The dawn of new-age jobs

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The dawn of new-age jobs

Published: Thu 10 Nov 2016, 11:00 PM

Last updated: Fri 11 Nov 2016, 1:00 AM

When I graduated in 2004, all my brainiac friends went on to become doctors, engineers and architects in their own right. Little did we all realise, back then, how social media would change our career paths. Cut to date, a whopping 75 per cent of those friends have quit their established practices to follow their individual passions, thanks to Facebook, Twitter, Instagram, Snapchat and what have you (Me, Myself and Marketing, Nov 4)!
Newborn baby photographer, heritage sites walking tour planner, cake decorator and quiet books creator are just some niche business ideas on the ever-evolving list that makes the rest of us in monotonous 9-to-5 jobs envious. What is interesting is that these entrepreneurships would perhaps not have seen the light of day, were it not for the massive backing of free social media channels.
The key to marketing yourself is to avoid coming off as a braggart,  to display consistency, and occasionally bring in some excitement with fun quips, interesting facts and giveaways (who doesn't like freebies?). Just as a badly Photoshopped picture is easily exposed, attempting to portray a fake exterior can easily be your undoing. For anyone attempting to go down this path, stay true to yourself, and to the path you are trying to carve. Success is then just a few mouse clicks away!
H. Kunkolienkar, by email

"Marketing is no longer about the stuff that you make, but about the stories that you tell." - Seth Godin
How relevant is this quote to the article on self-marketing (My, Myself and Marketing, Nov 4). It has become all about reaching out to the relevant section of the audience - as loudly as possible. An earlier write-up in wknd. had quoted, "People don't connect to businesses, they connect to other people." Being seen is everything, and being 'searchable' is absolutely essential in this age.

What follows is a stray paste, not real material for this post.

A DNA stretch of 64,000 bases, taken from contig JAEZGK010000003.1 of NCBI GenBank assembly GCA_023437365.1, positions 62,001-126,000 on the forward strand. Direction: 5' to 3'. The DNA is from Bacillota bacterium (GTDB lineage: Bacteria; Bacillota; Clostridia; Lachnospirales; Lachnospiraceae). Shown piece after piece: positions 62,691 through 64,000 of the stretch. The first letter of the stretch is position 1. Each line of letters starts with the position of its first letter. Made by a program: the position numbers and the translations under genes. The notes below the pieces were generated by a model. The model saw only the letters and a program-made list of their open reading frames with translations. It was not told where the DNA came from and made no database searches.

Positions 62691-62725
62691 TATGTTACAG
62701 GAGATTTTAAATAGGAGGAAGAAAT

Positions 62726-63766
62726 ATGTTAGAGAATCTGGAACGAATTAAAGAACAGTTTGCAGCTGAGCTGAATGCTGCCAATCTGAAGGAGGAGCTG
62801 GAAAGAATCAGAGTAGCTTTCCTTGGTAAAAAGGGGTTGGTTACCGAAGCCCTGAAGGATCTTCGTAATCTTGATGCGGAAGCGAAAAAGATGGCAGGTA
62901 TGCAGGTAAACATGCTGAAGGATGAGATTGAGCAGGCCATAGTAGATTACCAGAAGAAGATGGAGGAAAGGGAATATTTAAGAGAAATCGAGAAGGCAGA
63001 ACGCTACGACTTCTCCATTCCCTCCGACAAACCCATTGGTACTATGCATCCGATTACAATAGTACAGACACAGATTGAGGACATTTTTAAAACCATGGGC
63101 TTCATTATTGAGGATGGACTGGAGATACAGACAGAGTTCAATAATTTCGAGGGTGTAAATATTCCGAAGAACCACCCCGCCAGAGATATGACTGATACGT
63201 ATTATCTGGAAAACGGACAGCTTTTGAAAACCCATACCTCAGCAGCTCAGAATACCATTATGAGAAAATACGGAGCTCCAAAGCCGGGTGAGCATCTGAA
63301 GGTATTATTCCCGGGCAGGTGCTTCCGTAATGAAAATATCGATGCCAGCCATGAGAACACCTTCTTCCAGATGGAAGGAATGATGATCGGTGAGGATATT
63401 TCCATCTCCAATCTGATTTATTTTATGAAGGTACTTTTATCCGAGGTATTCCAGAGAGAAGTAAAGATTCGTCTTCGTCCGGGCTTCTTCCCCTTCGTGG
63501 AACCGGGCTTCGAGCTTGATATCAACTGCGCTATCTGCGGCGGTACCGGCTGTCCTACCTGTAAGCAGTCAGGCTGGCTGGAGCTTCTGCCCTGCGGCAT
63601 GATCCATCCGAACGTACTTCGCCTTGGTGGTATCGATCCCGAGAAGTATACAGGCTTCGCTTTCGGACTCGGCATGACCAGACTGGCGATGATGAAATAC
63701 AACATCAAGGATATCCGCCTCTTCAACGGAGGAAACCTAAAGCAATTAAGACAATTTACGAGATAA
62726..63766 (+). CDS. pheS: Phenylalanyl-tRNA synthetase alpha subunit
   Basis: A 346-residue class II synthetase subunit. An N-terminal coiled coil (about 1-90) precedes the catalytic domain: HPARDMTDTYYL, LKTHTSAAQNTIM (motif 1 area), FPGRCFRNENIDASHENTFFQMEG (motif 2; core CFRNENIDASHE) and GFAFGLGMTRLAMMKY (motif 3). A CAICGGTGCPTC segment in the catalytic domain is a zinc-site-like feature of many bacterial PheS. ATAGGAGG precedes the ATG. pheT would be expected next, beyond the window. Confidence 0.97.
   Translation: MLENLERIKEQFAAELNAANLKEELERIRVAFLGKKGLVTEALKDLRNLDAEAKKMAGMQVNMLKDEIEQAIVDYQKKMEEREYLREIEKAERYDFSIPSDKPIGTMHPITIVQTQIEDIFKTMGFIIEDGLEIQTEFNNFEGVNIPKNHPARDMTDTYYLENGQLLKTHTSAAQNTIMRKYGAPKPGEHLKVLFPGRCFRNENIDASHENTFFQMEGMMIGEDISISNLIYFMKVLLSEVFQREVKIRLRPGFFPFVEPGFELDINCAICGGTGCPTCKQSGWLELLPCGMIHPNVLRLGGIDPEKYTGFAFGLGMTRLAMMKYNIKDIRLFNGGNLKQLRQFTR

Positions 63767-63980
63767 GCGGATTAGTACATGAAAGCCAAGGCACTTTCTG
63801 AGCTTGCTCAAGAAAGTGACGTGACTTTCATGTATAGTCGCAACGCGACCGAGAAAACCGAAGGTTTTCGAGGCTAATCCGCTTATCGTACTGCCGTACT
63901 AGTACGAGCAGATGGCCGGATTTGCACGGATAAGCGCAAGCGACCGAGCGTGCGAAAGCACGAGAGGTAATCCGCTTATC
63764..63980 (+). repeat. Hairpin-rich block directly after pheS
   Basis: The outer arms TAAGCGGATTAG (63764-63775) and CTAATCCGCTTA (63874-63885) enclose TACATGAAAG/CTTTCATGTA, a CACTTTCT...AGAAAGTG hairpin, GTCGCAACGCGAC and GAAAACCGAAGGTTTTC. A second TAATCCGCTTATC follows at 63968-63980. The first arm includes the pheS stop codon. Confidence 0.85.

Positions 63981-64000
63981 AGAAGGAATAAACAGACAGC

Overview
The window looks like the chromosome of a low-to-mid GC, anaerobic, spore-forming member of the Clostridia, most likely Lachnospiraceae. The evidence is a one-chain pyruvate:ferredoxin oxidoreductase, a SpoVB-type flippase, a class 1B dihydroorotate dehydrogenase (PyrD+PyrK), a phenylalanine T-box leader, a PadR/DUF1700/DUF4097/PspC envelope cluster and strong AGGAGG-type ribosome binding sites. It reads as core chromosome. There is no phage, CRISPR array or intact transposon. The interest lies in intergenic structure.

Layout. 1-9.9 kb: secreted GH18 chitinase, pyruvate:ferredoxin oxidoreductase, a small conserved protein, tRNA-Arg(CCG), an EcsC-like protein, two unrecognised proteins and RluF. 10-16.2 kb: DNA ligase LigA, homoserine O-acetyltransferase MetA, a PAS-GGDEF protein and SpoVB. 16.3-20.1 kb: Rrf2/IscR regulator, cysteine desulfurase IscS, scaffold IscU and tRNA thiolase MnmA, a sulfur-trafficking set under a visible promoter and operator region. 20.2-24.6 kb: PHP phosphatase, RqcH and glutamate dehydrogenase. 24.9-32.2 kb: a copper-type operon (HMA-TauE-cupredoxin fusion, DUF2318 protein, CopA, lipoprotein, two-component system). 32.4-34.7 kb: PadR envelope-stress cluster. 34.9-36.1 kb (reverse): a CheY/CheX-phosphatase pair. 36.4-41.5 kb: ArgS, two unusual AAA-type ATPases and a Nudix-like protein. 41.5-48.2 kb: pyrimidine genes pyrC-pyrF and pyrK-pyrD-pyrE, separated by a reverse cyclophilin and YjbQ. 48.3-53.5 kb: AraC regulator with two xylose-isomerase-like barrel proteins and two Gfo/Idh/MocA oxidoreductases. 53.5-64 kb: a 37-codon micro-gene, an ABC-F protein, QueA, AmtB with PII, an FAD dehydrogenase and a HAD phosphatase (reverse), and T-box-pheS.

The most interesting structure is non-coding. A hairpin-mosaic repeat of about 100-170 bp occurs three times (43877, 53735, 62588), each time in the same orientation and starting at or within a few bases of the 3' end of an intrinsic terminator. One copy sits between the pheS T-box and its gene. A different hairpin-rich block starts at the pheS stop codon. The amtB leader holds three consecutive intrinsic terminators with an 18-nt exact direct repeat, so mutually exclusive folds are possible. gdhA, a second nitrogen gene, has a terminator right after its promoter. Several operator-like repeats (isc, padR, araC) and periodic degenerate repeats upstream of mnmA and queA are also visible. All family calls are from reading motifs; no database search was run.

Of course, there is always the risk of going overboard. We all have those Facebook friends whose annoying posts make us cringe, roll our eyes and very nearly 'unfriend' them! Then, there are those who aren't happy with just posting every single detail of their lives, and so use filters and apps to make their photos more 'likeable' - with the final results having very little semblance to their natural selves!
In the end, it is all about being plausible and credible. Tweeting 10-15 times a day seems a bit much; you want to be visible and, yet, leave your audience wanting more. The significance of marketing on social media is undeniable, and will only increase in the future - but its correct usage is paramount. As Erik Qualman says, "We don't have a choice on whether we do social media, the question is how well we do it!"
Valiny Rodrigues, by email

Whether in our personal or professional lives, observing niceties and extending kindness are of vital importance in our daily interactions with people ('Dust it all off and get back into the game', Nov 4). Acclaimed American actor Samuel L. Jackson once said, "The natural progress of the works of men is from rudeness to convenience, from convenience to elegance and from elegance to nicety." It is a misguided notion that accomplishing success in business is impossible if you are mild-mannered and lack shrewdness. Being ruthless, power-suited and practical may help you to a certain extent. But, for a steady professional and personal growth, you need to have some sterling qualities.
Being nice and approachable yet firm at the same time is an essential quality. Letting go of ill will, hurt and humiliation is required to sail smoothly in life. A likeable personality and a lot of empathy will help in the long run.
Jayashree Kulkarni, Abu Dhabi

Your article, 6 Whopping Health Myths (Nov 4), made for a great read for two reasons. One: I'm a huge fan of eggs and always feel sorry for my mom when she removes the yolks from her portion and keeps them on the side of her plate due to 'cholesterol issues'. I was really hoping the article would say this was ridiculous. Sadly, it erred on the side of caution and advised a chat with the doc. Still, I found it very interesting that multiple studies could not find a connection between consumption of eggs and bad health!
And, secondly, the misconception about overweight people being unhealthy - that was news to me, but it sure made sense! Reminds me of my overweight classmate who always outran the rest of us during athletic meets. Maybe I need to get off my sedentary butt and quit assuming that slim equals healthy!
Rania S, Sharjah

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